The man behind the Meyer lemon

meyer lemon bitters 

When citrus season hits the US, one item you will find at supermarkets in most major cities (and even plenty of smaller ones) is the Meyer lemon. Sweeter than the common Eureka lemon, the Meyer lemon also contains a much thinner skin and a flowery aroma. The fruit is nearly synonymous with California, where the bulk of the US crop is grown. For years people thought the Meyer lemon was a cross between an orange and a lemon, but more recently scientists have come to the conclusion that it is a cross between three of the original citrus species-citron, mandarin, and pummelo. 

Far more interesting than the fruit’s genetic lineage is the story of the man who brought the fruit to the US, Frank Meyer. An immigrant from the Netherlands, Meyer was born Frans Nicolaas Meijer in 1875. He anglicized his name upon emigrating to the United States, where he worked as a gardener at USDA facilities in California and Washington state. 

Meyer’s work ethic – combined with a passion for plants – caught the eye of an employee of the U.S. Department of Agriculture, which was looking for rugged individuals to explore areas abroad and bring back information about agriculture that could be put to use back home. Meyer was well-suited for the job, and he began to travel extensively in China, a land that was frequently hostile to outsiders.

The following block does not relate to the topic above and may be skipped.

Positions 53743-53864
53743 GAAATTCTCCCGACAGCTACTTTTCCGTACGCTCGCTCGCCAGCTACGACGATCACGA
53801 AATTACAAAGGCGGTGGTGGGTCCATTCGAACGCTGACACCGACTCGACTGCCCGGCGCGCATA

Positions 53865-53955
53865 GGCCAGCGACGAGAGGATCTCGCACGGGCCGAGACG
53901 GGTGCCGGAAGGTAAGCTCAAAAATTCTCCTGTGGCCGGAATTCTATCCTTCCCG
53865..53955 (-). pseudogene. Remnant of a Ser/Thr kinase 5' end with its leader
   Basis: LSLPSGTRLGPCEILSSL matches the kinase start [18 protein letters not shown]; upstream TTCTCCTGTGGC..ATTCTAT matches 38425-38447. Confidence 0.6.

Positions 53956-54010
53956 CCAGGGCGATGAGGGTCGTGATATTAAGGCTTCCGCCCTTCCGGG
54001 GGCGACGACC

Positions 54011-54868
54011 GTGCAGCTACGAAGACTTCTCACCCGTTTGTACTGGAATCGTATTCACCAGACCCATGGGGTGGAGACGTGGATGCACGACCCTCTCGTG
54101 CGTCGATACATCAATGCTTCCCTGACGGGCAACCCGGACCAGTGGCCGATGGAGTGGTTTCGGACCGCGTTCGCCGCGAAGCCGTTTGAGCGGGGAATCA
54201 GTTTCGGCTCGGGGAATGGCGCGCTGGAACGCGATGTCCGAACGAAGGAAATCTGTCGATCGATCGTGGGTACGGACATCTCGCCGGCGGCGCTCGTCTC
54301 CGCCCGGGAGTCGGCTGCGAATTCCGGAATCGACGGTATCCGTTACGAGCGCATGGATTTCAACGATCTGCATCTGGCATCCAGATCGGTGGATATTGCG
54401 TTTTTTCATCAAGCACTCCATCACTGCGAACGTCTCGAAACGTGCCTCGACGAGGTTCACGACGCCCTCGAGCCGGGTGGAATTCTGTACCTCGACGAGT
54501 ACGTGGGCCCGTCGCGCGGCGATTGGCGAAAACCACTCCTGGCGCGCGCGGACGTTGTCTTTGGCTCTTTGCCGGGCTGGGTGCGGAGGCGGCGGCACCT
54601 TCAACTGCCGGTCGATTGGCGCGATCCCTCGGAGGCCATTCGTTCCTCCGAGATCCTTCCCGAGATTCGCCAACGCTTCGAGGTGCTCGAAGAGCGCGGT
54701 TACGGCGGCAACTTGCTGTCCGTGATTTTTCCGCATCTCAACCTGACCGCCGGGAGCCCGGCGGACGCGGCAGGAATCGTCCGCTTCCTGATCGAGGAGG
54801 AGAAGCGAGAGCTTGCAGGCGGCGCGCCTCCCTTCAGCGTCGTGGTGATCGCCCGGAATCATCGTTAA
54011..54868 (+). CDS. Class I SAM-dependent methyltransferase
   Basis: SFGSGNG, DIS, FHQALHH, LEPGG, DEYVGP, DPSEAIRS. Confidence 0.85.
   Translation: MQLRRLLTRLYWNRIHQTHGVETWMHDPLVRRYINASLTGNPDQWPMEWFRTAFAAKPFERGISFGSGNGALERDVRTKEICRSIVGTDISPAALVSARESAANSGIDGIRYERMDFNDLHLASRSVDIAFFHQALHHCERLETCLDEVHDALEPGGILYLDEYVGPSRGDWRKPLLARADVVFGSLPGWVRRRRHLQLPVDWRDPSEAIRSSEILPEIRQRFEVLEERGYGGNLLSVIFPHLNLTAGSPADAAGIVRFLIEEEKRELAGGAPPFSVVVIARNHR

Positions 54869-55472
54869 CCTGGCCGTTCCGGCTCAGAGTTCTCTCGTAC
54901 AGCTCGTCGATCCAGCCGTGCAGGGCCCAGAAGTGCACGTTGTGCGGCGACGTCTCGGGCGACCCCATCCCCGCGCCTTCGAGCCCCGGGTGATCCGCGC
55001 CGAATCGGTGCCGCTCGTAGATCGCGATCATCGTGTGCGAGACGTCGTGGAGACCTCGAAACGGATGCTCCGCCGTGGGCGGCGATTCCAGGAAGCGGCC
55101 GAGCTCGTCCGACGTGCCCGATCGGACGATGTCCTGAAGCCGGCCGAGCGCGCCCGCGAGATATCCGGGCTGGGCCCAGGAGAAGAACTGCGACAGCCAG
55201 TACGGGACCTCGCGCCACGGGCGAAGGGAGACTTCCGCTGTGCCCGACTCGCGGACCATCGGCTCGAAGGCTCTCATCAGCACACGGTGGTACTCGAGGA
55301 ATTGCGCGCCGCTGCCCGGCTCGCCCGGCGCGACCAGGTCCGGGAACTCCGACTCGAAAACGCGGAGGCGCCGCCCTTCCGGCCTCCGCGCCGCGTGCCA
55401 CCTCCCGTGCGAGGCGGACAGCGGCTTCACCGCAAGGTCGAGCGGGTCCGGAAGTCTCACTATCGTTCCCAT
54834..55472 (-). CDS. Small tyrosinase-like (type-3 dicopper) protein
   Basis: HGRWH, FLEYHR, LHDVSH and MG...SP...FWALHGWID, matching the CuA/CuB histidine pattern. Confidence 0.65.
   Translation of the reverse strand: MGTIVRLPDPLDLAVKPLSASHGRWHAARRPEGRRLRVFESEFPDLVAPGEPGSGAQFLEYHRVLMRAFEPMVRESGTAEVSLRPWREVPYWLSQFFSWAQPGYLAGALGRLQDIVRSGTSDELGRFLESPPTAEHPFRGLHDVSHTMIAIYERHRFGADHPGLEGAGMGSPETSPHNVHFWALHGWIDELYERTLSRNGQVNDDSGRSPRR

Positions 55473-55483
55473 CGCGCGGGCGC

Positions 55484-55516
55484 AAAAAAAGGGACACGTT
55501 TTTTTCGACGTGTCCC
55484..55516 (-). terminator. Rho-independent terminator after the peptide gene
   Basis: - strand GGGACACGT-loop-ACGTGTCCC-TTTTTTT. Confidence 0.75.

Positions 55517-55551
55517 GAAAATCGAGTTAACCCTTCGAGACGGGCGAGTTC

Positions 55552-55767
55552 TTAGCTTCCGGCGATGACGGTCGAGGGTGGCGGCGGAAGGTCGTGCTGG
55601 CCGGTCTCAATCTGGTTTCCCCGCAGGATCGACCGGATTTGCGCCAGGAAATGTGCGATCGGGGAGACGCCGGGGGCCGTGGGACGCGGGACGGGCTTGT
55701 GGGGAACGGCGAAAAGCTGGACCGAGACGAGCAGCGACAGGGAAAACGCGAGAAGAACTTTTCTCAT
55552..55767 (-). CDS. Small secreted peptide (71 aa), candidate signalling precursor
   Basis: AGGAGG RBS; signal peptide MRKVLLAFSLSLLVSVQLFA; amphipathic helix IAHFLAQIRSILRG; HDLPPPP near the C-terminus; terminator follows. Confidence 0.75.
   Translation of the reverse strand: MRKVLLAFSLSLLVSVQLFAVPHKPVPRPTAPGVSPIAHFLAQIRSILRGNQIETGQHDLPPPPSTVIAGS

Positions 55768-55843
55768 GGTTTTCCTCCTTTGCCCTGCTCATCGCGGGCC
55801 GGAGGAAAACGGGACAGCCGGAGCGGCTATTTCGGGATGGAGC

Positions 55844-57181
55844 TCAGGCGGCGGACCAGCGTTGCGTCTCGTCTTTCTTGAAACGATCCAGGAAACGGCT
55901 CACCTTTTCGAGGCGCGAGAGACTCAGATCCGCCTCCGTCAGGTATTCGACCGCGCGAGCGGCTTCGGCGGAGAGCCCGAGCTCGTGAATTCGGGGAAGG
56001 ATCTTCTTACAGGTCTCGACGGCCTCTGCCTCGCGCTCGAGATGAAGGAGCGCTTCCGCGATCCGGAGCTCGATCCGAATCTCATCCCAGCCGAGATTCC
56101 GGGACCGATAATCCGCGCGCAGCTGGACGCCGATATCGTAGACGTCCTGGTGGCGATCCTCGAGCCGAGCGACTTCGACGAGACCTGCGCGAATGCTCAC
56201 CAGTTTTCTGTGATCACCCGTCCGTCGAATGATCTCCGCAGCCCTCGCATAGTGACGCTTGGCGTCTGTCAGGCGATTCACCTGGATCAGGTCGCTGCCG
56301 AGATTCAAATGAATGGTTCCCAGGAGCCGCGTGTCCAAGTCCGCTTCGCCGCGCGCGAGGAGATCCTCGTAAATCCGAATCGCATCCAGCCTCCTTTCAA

In his travels, Meyer found and brought back many types of plants. He is largely responsible for creating soybeans as a cash crop, but his legacy is tied to the fruit that bears his name. It was almost an afterthought, and at the time Meyer only expressed a passing interest in the dwarf lemon tree that he sent back to the States. 

Although he contributed greatly to American agriculture, Meyer’s story doesn’t have a happy ending. He died on one of his sojourns across China, in rather mysterious circumstances. His work lives on in the plant that bears his name, although the success of the Meyer lemon was not guaranteed. In the 1940s, the plant was discovered to carry the tristeza virus, and it was largely banned for decades. In the 1970s, however, the University of California introduced a virus-free version and commercial planting resumed. 

Photo of Meyer lemon bitters from Serious Eats

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  • Rinshin  on  March 12, 2018

    Very interesting. I'm curious about it's date into CA though. My Meyer lemon tree has been there since the mid 60's.

  • darcie_b  on  March 13, 2018

    My impression was that the ban was for commercial specimens. The tree has been in California since the early 1900s when Meyer brought it back from China.

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